Saturday, July 12, is your chance to meet and taste wines from more than 40 artisan winemakers who live in greater Los Angeles and will participate in The Garagiste Festival’s first foray into this city. (See list of participants, below)
What’s a Garagiste? (gar-uh-zhe-stuh) is a term originally used in the Bordeaux region of France to slight renegade small-lot wine makers, sometimes working in their “garages” (anything considered not a chateau), who refused to follow the “rules,” and is now a full-fledged movement responsible for making some of the best wine in the world.
Founded in Paso Robles in 2011, the Garagiste Festival: Urban Exposure debuts at Union Station and will benefit Mending Kids International and the Cal Poly Wine and Viticulture Program.
My first Garagiste Festival was the organizers’ premiere event, held in November 2011 outside Paso Robles inside a show barn at Windfall Ranch. Calling the venue a “barn” doesn’t do it justice, for Windfall Farms is a 724-acre equestrian facility, and the barn was brick with glass and copper steeples. Winemakers set up tables inside the stalls, most of which were bigger than my living room.
In 2013, two years after their Paso Robles launch, co-founders Stewart McLennan and Doug Minnick, along with event director Lisa Dinsmore and publicist Melanie Webber, expanded Garagiste to Solvang with “Southern Exposure.”
You can read one of my previous stories about the crew here: https://ccwinepress.wordpress.com/2014/03/19/second-annual-solvang-garagiste-festival-southern-exposure-march-28-30/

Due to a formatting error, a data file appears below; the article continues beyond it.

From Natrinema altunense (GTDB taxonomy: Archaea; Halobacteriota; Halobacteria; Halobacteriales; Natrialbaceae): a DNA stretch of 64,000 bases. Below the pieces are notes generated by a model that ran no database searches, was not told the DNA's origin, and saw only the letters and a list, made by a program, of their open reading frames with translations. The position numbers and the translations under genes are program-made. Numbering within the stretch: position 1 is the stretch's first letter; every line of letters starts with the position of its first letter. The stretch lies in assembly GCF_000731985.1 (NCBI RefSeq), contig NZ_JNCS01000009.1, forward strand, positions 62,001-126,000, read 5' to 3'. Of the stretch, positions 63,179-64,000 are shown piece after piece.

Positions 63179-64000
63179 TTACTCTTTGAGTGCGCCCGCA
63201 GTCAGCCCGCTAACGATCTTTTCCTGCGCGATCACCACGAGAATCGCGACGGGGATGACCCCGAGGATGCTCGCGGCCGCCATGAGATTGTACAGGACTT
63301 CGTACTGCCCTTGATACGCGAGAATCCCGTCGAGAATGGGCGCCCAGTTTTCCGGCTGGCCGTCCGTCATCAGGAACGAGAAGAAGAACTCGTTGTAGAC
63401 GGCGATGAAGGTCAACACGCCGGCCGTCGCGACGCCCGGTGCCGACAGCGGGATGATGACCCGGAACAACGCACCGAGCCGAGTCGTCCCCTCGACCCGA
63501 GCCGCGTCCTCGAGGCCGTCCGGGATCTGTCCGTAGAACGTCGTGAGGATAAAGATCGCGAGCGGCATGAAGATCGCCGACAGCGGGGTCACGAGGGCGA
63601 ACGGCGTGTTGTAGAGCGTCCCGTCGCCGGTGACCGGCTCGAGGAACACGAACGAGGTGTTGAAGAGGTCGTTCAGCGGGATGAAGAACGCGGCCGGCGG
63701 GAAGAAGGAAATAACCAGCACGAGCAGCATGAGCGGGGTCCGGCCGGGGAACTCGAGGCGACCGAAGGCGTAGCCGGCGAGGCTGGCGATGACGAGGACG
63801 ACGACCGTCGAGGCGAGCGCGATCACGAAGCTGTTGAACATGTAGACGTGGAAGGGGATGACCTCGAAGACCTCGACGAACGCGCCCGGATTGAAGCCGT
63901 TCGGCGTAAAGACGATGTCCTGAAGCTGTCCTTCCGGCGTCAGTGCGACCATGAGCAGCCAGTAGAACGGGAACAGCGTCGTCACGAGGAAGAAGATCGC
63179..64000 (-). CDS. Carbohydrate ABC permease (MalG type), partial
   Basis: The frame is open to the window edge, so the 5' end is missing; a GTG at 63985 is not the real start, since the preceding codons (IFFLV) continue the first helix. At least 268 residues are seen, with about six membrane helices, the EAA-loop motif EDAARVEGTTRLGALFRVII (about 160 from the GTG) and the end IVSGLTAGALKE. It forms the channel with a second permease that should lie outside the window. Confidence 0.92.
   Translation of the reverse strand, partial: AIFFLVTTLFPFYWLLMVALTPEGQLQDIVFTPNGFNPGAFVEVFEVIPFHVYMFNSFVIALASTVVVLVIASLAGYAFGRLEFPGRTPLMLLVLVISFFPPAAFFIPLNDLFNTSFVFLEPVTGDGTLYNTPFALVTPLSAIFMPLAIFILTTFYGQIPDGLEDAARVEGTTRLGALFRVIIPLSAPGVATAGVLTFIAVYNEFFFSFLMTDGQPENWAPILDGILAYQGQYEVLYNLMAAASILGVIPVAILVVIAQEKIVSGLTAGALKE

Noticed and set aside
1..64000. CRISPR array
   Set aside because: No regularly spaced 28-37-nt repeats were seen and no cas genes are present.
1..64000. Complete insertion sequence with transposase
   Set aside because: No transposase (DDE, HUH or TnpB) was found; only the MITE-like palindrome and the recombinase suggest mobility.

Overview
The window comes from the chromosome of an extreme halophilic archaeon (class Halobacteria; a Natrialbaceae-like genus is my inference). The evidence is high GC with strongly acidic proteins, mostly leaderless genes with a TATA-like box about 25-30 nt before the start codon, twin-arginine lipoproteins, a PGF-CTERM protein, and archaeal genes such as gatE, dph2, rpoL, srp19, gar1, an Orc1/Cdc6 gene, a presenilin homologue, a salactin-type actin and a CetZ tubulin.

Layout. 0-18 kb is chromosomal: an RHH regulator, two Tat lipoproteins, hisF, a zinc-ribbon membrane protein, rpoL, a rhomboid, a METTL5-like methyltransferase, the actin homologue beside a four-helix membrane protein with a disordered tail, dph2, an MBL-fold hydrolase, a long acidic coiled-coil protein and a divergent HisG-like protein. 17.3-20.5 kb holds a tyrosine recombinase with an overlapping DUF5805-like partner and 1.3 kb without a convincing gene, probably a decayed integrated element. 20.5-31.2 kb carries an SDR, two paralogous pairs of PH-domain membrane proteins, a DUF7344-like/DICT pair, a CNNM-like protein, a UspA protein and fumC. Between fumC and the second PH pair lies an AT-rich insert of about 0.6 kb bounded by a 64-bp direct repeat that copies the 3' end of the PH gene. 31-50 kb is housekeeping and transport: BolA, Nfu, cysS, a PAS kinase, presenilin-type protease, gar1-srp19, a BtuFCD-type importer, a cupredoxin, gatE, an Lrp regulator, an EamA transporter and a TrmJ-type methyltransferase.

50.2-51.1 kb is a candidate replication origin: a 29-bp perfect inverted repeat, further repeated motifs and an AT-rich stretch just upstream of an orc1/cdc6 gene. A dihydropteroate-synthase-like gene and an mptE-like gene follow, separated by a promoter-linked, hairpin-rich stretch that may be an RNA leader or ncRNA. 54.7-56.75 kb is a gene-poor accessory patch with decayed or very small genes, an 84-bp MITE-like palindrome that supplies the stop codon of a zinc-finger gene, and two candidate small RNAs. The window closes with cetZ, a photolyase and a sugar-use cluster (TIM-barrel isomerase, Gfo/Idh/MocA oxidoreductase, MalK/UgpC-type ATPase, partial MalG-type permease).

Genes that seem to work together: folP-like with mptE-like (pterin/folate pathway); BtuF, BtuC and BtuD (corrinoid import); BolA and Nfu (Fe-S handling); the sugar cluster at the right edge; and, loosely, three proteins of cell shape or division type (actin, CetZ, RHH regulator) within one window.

Same idea, in different locales: The Paso Robles, Solvang and now Los Angeles Garagiste Festivals focus on tiny (and often, undiscovered) artisan winemakers who produce as few as a couple hundred cases each year.
Many of the Los Angeles-based winemakers participating in “Urban Exposure” still work day jobs, but like their colleagues in Santa Barbara and San Luis Obispo counties, follow their passion for wine.
According to Webb, among the Garagistes are the team who work together in film production and have received raves for their winemaking; a couple whose wine is rooted in their Indian heritage and inspired by the 64 arts of KamaSutra; an Orange County mortgage broker; a winemaker inspired by his grandfather, who made wine in his Ontario basement; and a brewer and lab manager at Golden Road Brewing.
And my favorite: The Culver City sound engineer who secretly planted his first vines at Culver City’s MaryCrest Manor (a nursing home managed by Carmelite nuns), and had to answer to the police for his efforts.
After all, one doesn’t have to own a vineyard, winery, cellar or tasting room to make good wine.
Details, participants and ticket information is available at http://www.garagistefestival.com/
The event takes place from 2 to 5 p.m. at Union Station. Wood & Vine will provide cheese and charcuterie.
Among the winemakers already scheduled to pour are: Alma Fria Winery, Alma Sol Winery, Alta Colina Vineyards, Archium Cellars, Ascension Cellars, Autonom, Blue Cape Cellars, Bon Niche Cellars, Bratcher Winery, Carucci Wines, Center of Effort, Cholame Vineyards, Cloak & Dagger Wines, Cutruzzola Vineyards, De Su Propia Cosecha, Dilecta Wines, Dubost Ranch, DV8 Cellars, Graef Wines, Kessler-Haak Vineyards, La Fenetre Wines, Levo Wines, Luminesce, LXV Wines, Marin’s Vineyard, MCV Wines, Montemar Wines, Native9, ONX Wines, Pulchella Winery, Rendarrio Wines, Seven Angels Cellars, Shai Cellars, Singer Cellars, Soaring Hawk Vineyards, The Farm Winery, Turiya Wines, Two Shepherds Winery, Vinemark Cellars, Vines on the Marycrest, Vino V Wines, Weatherborne and Workman/Ayer.